1. Participatory, Interactive and Collaborative Learning (PIC-Learning)
  2. The 6 Axes of Learning: science and technology; language and communication; the arts; preventive health, nutrition and sport; the environment (and agroecology); community empowerment/sustainable development/participatory democracy
  3. Online/Blended Learning (OnLearning)
  4. Alternative Health Community Centre and Education Programme
  5. Agroecological Farm (EcoFarm)
  6. Cultural and Training Centre (CCTC)
  7. Ecological and energy-efficient infrastructure
  8. 4-year Alternative Accelerated Primary Education (AAPE): quality and pertinence
  9. Secondary and Technical-professional Education with innovative exit options
  10. Education management with effective community Co-responsibility and involvement

TALE Alternative Education Model-Diagram

4-year Alternative Accelerated Primary Education (AAPE)

In the Community Centre for Sustainable Development (ComCentre) education begins with:

i. The cycle of 4-year Alternative Accelerated Primary Education (AAPE), with boarding for girls aged 9-15 years old (first entry: 9 to 12 years of age) specifically coming from the rural areas with greatest social exclusion.

ii. It continues with 6-year Cycle of Secondary Education (Basic and Diversified), with boarding for girls and adolescents from 11 to 21 years old (first entry: 11 to 15 years of age), with innovative and pertinent technical-professional exit options, which are responsive to labour market demands and the social needs in rural areas.

TALE Alternative Education Centre will also serve some boys and male teenagers from the local community (without boarding).

Although statistics show high levels of enrolment for primary education ( > 95%), in reality, in rural areas enrolment continues to be quiet modest and of low quality, with high educational exclusion of rural indigenous population.

TALE Project will establish a 4-year Alternative Accelerated Primary Education Model (AAPE) (quality and pertinence), with boarding for girls aged 9-15 years old (first entry: 9 to 12 years of age), specifically coming from the rural areas with greatest social exclusion. The quality and relevance of education is a function of the contribution of the educational process to both human development, and the cultural, social and economic sustainable development of the community.

It is a ‘disruptive innovation’, a ‘radically transforming’ proposal, and a realistic strategy and solution for countries with high levels of social exclusion, which could have an impact on different communities, regions and developing countries (worldwide).

Indeed, it is a breakthrough, a ‘paradigm change‘, because the educational system has remained largely unchanged since the late Eighteenth century, when in Prussia education became compulsory and free, tax-funded, with a scholastic cycle of eight years for all children between 5 and 13 years-of-age (Volksschule).To date, in Primary Education traditional educational methods remain (passive learning, memorization and individualism) with fragmented and encyclopaedic content. The widespread socio-economic shortages in developing countries require adopting strategies and solutions that streamline and ‘modulate’ the use of (very) scarce resources.

Nonetheless, there is no theoretical or practical reason, no empirical evidence for primary education to remain trapped in that ‘straitjacket‘, which means a long, deficient, unproductive and costly cycle of 6 years, often without relevance or quality, especially in backward countries and communities, with high levels of social exclusion.

The proposed programme of 4 years for the level of Alternative Accelerated Primary Education is justified based on two criteria:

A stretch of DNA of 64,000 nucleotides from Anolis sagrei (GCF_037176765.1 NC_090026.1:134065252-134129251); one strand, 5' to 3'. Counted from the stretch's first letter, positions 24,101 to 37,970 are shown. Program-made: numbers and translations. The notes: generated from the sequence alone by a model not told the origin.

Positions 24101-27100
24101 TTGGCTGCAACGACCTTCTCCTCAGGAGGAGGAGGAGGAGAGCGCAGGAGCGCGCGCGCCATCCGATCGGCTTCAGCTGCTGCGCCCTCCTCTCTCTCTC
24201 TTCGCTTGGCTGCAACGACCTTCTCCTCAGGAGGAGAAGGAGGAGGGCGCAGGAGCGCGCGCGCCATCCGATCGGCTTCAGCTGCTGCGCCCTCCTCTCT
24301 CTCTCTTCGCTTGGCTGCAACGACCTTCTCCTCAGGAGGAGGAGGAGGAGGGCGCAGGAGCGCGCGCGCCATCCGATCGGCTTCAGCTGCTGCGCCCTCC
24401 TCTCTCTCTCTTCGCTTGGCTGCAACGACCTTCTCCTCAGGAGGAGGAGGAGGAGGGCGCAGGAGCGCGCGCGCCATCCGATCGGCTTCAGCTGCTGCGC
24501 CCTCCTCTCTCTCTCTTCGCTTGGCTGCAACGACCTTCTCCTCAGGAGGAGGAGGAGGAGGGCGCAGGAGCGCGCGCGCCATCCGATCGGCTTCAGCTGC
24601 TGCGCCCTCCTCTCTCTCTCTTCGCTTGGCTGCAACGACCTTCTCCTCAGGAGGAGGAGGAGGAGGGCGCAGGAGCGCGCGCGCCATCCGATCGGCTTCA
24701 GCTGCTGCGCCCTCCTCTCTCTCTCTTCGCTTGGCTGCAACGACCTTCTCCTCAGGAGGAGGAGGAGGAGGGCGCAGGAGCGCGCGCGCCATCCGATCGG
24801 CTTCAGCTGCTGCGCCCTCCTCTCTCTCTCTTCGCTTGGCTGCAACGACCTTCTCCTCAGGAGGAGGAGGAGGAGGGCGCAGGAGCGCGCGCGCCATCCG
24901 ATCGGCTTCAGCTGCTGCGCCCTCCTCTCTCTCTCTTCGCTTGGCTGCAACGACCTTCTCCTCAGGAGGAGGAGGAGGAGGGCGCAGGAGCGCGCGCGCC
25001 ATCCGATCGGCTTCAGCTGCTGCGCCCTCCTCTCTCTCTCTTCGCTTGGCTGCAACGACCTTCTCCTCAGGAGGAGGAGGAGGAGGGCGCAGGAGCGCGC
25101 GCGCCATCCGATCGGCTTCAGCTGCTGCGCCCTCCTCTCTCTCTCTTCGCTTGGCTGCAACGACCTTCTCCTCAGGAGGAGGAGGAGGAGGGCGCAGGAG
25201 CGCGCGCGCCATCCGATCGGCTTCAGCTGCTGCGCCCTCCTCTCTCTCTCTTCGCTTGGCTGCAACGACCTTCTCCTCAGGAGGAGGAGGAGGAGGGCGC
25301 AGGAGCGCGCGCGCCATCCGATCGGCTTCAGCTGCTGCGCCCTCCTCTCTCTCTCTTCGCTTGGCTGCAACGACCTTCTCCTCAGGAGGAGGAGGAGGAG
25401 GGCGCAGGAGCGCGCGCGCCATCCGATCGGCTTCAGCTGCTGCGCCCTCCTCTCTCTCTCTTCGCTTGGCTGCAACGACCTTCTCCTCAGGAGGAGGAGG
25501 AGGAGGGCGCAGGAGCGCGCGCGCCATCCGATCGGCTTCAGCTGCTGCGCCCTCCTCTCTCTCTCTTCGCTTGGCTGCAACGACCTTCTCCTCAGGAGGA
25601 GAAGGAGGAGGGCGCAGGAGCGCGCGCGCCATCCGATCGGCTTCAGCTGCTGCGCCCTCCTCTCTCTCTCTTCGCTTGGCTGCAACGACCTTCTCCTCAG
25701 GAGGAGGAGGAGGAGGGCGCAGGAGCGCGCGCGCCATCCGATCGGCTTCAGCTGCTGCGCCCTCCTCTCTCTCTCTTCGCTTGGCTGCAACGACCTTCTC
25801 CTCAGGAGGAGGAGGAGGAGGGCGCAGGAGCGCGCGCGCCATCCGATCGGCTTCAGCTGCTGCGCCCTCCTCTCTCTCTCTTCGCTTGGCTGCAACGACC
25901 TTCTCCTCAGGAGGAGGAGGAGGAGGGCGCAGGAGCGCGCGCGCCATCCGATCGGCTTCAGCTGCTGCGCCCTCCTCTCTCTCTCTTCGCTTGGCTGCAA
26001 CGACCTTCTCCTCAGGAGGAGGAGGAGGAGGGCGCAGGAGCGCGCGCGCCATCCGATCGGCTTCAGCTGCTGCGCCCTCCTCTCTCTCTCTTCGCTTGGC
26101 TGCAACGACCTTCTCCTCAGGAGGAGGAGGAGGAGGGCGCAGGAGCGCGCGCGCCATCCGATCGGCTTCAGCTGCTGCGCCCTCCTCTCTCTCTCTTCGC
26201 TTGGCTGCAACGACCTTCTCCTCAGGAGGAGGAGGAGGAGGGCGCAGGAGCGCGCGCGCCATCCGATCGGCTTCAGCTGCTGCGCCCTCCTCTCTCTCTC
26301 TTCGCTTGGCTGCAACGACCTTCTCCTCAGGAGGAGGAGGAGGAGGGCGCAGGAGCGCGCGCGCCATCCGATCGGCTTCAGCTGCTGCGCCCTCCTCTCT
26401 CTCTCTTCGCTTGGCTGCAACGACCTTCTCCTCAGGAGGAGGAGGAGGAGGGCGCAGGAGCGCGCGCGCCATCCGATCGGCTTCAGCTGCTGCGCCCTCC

i. The actual number of days of class: 880 days of class/4 years (220 days/year x 4 years), which is much higher than the actual average class days per year of rural primary schools and the vast majority of urban primary schools ( < 600-720 days/6 years, < 100-120 days/year )

ii. Independent standardized test results applied to TALE students when they finalize the Alternative Accelerated Primary Education cycle, both in absolute terms and compared with the average results of traditional Primary Education nationally [expected to be much higher]

  • Continuous Formative Assessment, with individual and collective periodic adaptations and adjustments.
  • Automatic Promotion of all students in the EPAA cycle.

The Participatory, Interactive and Collaborative Learning process requires the use of one or two tablets (laptops) for each group of 4 students, sitting around a table (rather than individual desks).

School Calendar and Timetable

  • School Calendar:
    • January (2nd Monday) to November (3rd Friday) of each year
    • Nominally: 42 weeks/year
    • 220 days/year
  • Class days per year:  220 days/year

Increase to 220 the number of class days per year

  • Students’ ‘Family visit‘ and teaching staff’ leave: approx. once a month
    • Visit for 3 ½ days:  Thursday a.m. to Sunday p.m.: February/April and August/October
    • Visit for 10 ½ days: June

[compensating classes on Saturdays, and adjusting for/taking advantage of holidays]

  • School Timetable:

Monday – Saturday [minus 3 days/month for ‘students’ ‘Family visit’] 07:4511 – 11:30 & 13:30 – 17:15

  • 1h 45mins./session
  • 7 hours/day for learning – academic/artistic/sport activities

[no homework/duties/after-class extracurricular activities)

  • 2 sessions of 1 hour 45 minutes in the morning shift and 2 sessions in the afternoon shift, with a 15 minute break between each session
  • 220 days/year
  • 1540 hours/year
  • Distribution of the four daily learning sessions, following the 6 Axes of Learning:
    • Session 1:  Science and technology
    • Session 2:  Language and communication (including native and foreign languages)
    • Session 3:  The arts / Preventive health, nutrition and sport [on alternate days]
    • Session 4:  The environment (and agroecology) / Community empowerment/sustainable development/participatory democracy [on alternate days]

  1. The quality and relevance of education is a function of the contribution of the educational process to both human development, and the cultural, social and economic sustainable development of the community. []